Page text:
Additional dermatitis symptoms include:
red, flaky skin
areas of discoloration, ranging from red to brown
thick, crusty, scaly, or cracked skin
itchy, burning patches of skin
Lack of niacin can bring about negative personality changes(3)
Signs of excess
The niacin that food naturally contains is safe. However, dietary supplements with 30 mg or more of nicotinic acid can make the skin on your face, arms, and chest turn red and burn, tingle, and itch. These symptoms can also lead to headaches, rashes, and dizziness.
If you take nicotinic acid as a medication in doses of 1,000 or more mg/day, it can cause more severe side effects. These include:
Low blood pressure (which can increase the risk of falls)
Blurred or impaired vision and fluid buildup in the eyes
Long-term treatment, especially with extended-release forms of nicotinic acid, can cause liver problems, including hepatitis and liver failure.
Niacin in the form of nicotinamide has fewer side effects than nicotinic acid. However, at high doses of 500 mg/day or more, nicotinamide can cause diarrhea, easy bruising, and can increase bleeding from wounds. Even higher doses of 3,000 mg/day or more can cause nausea, vomiting, and liver damage.(4)
Vitamin B2 is a water-soluble vitamin, it dissolves in water and whatever is not needed passes out of the body in urine. That is the main reason why consumption of vitamin B2 is needed every day, because the body can only store small amounts, and supplies go down rapidly. Riboflavin occurs naturally in some foods, added to others, and it can be taken as supplements. Most of it is absorbed in the small intestine. Vitamin B2 helps break down proteins, fats, and carbohydrates. It plays a vital role in maintaining the body’s energy supply.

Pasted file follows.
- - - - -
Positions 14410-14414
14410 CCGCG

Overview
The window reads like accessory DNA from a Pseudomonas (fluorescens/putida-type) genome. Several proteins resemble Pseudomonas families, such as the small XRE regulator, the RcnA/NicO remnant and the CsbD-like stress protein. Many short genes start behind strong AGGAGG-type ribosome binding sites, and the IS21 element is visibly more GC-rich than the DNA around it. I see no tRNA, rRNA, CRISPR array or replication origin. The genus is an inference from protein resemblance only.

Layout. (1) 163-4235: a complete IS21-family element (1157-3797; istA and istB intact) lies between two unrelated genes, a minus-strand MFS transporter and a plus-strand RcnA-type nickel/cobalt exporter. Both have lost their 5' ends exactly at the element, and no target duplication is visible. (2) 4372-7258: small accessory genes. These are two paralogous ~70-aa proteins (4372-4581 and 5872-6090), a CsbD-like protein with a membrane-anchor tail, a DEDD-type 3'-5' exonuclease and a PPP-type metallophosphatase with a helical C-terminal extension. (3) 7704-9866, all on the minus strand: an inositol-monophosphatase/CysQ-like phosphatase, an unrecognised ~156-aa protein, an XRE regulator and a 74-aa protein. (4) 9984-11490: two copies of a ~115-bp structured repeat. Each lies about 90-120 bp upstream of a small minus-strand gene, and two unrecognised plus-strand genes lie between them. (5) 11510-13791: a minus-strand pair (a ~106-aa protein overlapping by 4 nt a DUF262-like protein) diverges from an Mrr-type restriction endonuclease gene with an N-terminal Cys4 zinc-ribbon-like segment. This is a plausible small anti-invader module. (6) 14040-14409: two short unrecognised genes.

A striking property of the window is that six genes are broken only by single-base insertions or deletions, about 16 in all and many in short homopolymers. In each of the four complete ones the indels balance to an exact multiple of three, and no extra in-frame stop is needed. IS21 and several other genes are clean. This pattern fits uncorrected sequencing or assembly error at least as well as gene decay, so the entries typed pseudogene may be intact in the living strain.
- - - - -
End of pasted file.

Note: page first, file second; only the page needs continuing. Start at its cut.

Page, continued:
Function of vitamin B2
Along with vitamin A, vitamin B is essential for:
Maintaining the mucous membranes in the digestive system
Maintaining a healthy liver
Converting tryptophan into niacin, an amino acid
Keeping the eyes, nerves, muscles and skin healthy
Absorbing and activating iron, folic acid, and vitamins B1, B3 and B6
Hormone production by the adrenal glands
Preventing the development of cataracts
Fetal development, especially in areas where vitamin deficiency is common (1)
Foods rich in vitamin B2
As all other vitamins there are plenty of sources in our food for B2. Foods that are high in riboflavin B2 are yeast, liver, chicken, eggs, cheese, cilantro and more. Here is a full list of foods high in riboflavin. B2 does also come in supplements, note that for best result B vitamins should be taken together, in a B complex for best result.
“The B-vitamins comprise a group of eight water soluble vitamins that perform essential, closely inter-related roles in cellular functioning, acting as co-enzymes in a vast array of catabolic and anabolic enzymatic reactions.” (2)
Signs of deficiency